energy data & the electrical loads in average matter to cover more range of PV houses requirements
with all the required information. Effects of solar intensity variations & surface temperature variations on
the amount of power provided by the PV panels are taken into consideration. The main requirements
for a PV system design are: site information (environmental data): data of solar intensity, ambient
temperature, relative humidity & cloudiness. The electrical load information: the data of load type,
profile & requirements. Then, the system design is proposed by the following steps to be carried out:
Calculating average daily load energy requirements; Calculating average daily solar energy input
over the year; Estimating PV array sizing; Design of the storage system; The battery charge controller;
The used DC/AC inverter; & finally Economic estimation for The PV system economics in comparable
with other conventional energy systems. It is found that providing electricity to a family house using PV
systems is more competitive with the other energy sources types.

nrelF7.1 Community Solar Session
John Nangle, Senior Engineer, National Renewable Energy Laboratory; Joyce McLauren
Shared solar, also called community solar, is an increasingly popular business model for deploying
distributed solar technology. Shared solar projects allow customers that do not have sufficient solar
resource, that rent their homes, or that are otherwise unable or unwilling to install solar on their
residences, to buy or lease a portion of a shared solar system. The participant¹s share of the electricity
generated is credited to their electricity bill, as if the solar system was located at their home. The shared
solar model expands the availability of distributed solar to a broader customer base, offers economies
of scale to project developers, and may reduce the cost of incentive programs and address concerns
of cross-subsidization across utility ratepayers. Increasing numbers of utilities, cities and community
groups across the U.S. are hosting shared solar projects. In this session, experts will present perspectives
of system installers, regulators, utilities, and policy. A discussion of tools for planning community solar
projects will also be included.

nrelF7.2 Shared/Community Solar: Policy & Regulatory Considerations
Joyce McLaren, Sr. Market and Policy Analyst, National Renewable Energy Laboratory
Shared solar, also called community solar, is an increasingly popular business model for deploying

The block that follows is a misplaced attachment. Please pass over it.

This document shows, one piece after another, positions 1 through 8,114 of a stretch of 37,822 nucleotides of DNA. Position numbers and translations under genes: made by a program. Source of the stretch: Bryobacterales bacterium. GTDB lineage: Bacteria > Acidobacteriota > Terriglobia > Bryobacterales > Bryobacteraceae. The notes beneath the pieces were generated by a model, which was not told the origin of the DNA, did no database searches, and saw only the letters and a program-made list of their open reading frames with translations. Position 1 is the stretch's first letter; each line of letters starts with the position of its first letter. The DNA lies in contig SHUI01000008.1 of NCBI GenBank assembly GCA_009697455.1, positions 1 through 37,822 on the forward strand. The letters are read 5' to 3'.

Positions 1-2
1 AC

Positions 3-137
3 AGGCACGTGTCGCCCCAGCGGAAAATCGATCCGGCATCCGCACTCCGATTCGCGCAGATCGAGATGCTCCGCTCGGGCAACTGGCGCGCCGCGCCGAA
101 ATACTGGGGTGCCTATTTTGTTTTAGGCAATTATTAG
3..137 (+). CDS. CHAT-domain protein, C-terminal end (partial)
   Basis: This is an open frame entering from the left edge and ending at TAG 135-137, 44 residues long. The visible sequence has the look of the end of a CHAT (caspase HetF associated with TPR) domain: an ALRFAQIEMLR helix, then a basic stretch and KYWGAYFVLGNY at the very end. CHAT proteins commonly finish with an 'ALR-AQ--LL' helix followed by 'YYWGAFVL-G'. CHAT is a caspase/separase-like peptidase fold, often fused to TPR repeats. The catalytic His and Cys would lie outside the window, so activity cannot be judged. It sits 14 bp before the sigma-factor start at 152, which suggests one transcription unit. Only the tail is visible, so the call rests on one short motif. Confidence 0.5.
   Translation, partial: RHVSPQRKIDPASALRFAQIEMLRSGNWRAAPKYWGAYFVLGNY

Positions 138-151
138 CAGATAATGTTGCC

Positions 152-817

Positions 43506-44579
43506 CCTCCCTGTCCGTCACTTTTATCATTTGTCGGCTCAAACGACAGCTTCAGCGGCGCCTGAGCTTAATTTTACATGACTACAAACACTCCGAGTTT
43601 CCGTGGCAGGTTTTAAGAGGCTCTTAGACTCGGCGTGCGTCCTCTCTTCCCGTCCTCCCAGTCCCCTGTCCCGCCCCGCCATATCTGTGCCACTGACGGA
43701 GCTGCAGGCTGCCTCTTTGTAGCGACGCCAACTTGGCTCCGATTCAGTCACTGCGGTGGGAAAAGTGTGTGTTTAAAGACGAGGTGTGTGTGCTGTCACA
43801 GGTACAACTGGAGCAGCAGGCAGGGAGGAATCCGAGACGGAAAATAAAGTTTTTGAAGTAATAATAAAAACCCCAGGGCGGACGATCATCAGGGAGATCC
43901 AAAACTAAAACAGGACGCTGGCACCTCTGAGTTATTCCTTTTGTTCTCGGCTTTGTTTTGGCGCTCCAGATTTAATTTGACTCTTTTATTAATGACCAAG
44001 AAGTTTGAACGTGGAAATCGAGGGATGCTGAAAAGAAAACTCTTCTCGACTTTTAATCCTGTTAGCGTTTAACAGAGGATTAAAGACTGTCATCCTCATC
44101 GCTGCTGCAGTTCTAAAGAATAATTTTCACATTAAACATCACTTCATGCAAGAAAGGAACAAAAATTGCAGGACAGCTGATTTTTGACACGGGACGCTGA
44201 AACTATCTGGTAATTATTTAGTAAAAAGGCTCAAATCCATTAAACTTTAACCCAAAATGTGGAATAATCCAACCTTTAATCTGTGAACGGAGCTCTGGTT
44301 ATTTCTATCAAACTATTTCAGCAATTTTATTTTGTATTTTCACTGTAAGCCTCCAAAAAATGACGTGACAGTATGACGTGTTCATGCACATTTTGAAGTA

distributed solar technology. Shared solar projects allow customers that do not have sufficient solar
resource, that rent their homes, or that are otherwise unable or unwilling to install solar on their
residences, to buy or lease a portion of a shared solar system. The participant’s share of the electricity
generated is credited to their electricity bill, as if the solar system was located at their home. The shared
solar model expands the availability of distributed solar to a broader customer base, offers economies
of scale to project developers, and may reduce the cost of incentive programs and address concerns
of cross-subsidization across utility ratepayers. Increasing numbers of utilities, cities and community
groups across the U.S. are hosting shared solar projects. In some cases, however, policy or regulatory
barriers present challenges to program implementation. This presentation explores the ways in which
the shared solar business model interacts with existing policy and regulations, including net metering,
tax credits, and securities regulation. It presents some of the barriers that shared solar projects may
face, and provides options for creating a supportive policy environment. A new tool that provides a
first-cut analysis of the economics and program design options for a potential shared solar project is
also introduced.

LotusF7.3 The Risks and Rewards of Community Solar Gardens
Emily Artale, Principal Engineer, Lotus Engineering and Sustainability, LLC
Local government agencies are increasingly turning to community solar gardens as a way to fulfill
sustainability and renewable energy goals. And for good reason: solar gardens can provide significant
financial, social, and environmental benefit to the community and they can solidify the community’s
role as a leader in sustainability. However, due to the relatively new market and variability in
financial projections, participation in a solar garden also brings inherent risk. Through a due diligence
and technical review of competing solar garden proposals for various municipalities and through
countless conversations with local utility representatives, representatives from the utility’s regulating
body, local municipalities and school districts, and energy professionals, Lotus has pieced together a
comprehensive story of the risks and rewards of participation in a solar garden agreement. The intent
of this presentation is to discuss the findings from this effort and to discuss various “what-if” scenarios,
hypothetical financial projections, and general marketplace trends. We all want sustainable energy to
succeed, and in order to ensure its success, we must set reasonable expectations for performance. This
information can help you define these expectations by understanding common assumptions made by
the industry, the interpretation of those assumptions made by the communities, and by understanding
how solar garden projects can set a community up for success.

CEC_logoF7.4 Community Solar Project Developoment
Tom Hunt, Director of Research & Government Affairs, Clean Energy Collective
Throughout the US, more individuals are seeking alternatives to traditional energy. Shared renewable
facilities, such as community solar, are long-term clean energy solutions. Due to economies of scale,
these projects are more efficient to build and managed for optimal performance and maximum life.
Community renewables that implement an ownership model allow local residents to collectively buy
into a shared, centralized facility and enjoy the benefits – such as offsetting their energy use and
reducing their electricity bill – without installing a system of their own. Currently, there are less than 100